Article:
Vacuum Application

Applied vacuum can normally be divided into three main categories:

Blowers or low vacuumIndustrial vacuumProcess vacuum
0–20 -kPa20–99 -kPa99 -kPa –
For ventilation, cooling, vacuum cleaning...For picking, holding, automation...Deep vacuum for laboratories, manufacturing of microchips, plating...

Energy needs for different vacuum levels

Boyle’s Law: the pressure (p) in a gas is inversely proportional to its volume (V) at constant temperature

Boyle’s Law: the pressure (p) in a gas is inversely proportional to its volume (V) at constant temperature.

The energy required to create vacuum increases asymptotically towards infinity with increased vacuum. To obtain optimum energy exchange it is very important to choose the least possible vacuum. To illustrate the energy needs, a cylinder with a piston (piston pump) is suitable.

According to Boyle’s Law the pressure (p) in a gas is inversely proportional to its volume (V) at constant temperature: P1 x V1 = P2 x V2
This means that increased volume gives a lower pressure.

By pulling the piston slowly, the distance extended will show the increased energy needs. The temperature is not constant in practice. However, at a slow operation the temperature effect is negligible.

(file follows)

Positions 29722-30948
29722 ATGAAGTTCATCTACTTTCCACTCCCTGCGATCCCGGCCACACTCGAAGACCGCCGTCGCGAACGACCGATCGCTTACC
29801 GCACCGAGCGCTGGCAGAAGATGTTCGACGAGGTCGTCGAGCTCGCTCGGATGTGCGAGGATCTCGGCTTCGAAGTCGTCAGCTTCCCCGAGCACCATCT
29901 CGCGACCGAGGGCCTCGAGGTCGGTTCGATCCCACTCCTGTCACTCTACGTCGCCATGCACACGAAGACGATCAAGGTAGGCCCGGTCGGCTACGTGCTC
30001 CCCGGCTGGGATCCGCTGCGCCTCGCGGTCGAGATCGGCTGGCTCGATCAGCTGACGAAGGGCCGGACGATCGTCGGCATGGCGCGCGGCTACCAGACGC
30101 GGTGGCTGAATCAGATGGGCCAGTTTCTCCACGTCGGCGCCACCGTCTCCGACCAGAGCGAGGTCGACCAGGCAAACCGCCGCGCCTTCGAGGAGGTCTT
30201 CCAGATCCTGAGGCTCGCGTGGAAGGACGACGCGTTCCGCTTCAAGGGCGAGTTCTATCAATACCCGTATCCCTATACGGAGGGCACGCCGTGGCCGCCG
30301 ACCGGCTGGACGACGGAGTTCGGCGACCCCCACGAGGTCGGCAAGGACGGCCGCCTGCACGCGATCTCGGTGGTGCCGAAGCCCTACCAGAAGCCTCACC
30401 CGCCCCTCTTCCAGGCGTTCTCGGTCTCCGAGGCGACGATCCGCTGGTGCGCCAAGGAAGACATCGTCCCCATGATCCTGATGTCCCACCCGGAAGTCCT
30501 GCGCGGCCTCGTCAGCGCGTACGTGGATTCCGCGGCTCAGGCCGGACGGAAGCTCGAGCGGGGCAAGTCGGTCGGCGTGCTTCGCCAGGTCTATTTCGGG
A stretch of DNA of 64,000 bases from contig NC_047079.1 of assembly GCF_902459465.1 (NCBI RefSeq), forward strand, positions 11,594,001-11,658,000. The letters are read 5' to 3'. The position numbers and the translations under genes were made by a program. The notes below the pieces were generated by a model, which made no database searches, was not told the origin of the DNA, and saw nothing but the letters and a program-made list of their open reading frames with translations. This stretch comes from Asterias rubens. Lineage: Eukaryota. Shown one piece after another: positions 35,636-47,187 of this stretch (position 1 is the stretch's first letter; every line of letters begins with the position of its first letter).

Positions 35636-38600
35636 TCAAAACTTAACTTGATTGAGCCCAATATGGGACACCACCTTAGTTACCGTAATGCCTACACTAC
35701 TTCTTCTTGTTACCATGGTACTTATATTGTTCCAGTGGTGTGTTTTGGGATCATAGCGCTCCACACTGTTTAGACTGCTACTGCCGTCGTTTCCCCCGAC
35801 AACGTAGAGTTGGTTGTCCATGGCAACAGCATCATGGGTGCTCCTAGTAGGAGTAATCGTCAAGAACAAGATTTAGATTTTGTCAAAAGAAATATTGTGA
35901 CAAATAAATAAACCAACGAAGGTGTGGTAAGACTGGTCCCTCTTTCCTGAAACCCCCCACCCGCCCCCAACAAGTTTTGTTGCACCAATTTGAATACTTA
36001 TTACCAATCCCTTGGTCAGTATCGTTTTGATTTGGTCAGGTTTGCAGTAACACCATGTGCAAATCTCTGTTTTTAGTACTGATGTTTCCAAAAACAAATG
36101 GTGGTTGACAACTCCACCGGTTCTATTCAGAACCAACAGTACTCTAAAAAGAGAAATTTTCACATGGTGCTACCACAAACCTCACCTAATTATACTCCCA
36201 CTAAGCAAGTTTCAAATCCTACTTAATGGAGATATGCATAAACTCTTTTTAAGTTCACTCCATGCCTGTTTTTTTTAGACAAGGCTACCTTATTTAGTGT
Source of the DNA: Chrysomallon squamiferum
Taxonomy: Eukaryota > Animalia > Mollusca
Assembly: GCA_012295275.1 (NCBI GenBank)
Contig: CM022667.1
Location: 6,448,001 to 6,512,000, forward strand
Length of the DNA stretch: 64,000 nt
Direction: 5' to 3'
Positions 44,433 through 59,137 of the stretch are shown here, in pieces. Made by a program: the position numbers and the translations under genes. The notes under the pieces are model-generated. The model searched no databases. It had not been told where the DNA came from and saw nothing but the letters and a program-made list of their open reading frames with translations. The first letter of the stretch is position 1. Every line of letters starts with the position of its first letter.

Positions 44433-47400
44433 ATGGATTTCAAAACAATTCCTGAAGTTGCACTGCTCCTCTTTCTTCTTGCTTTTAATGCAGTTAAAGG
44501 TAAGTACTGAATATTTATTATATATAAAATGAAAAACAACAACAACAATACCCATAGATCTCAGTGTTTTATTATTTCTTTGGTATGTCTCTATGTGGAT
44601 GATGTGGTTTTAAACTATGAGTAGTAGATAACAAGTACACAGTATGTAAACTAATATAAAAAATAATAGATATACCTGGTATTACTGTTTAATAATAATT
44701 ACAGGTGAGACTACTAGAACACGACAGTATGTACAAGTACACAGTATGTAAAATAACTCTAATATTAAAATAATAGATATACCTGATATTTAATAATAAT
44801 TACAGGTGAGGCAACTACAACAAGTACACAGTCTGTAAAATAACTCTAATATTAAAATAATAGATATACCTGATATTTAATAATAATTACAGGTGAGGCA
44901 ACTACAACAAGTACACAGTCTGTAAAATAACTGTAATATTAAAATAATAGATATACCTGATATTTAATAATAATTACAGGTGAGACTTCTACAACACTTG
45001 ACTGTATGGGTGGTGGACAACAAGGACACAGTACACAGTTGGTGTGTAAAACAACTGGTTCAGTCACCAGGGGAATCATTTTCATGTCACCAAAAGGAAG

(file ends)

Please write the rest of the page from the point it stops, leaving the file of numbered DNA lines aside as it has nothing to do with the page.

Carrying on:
Energy requirement at increased vacuum

a) Pressure below atmospheric -kPa
b) Energy factor

The diagram illustrates the energy requirement at increased vacuum. As can be seen, the energy requirement increases drastically above 90 -kPa, which is why a vacuum level below this is always advisable.

By never using more energy than absolutely necessary, companies can reduce their carbon footprint as well as their costs.

Your vacuum carbon footprint

Your pump will require less compressed air when it is placed close to the point of suction, thus reducing CO2-emissions and energy consumption.

The graph below demonstrates the relationship between environmental impact and the distance of the pump from the point of suction.

academy_energy_footprint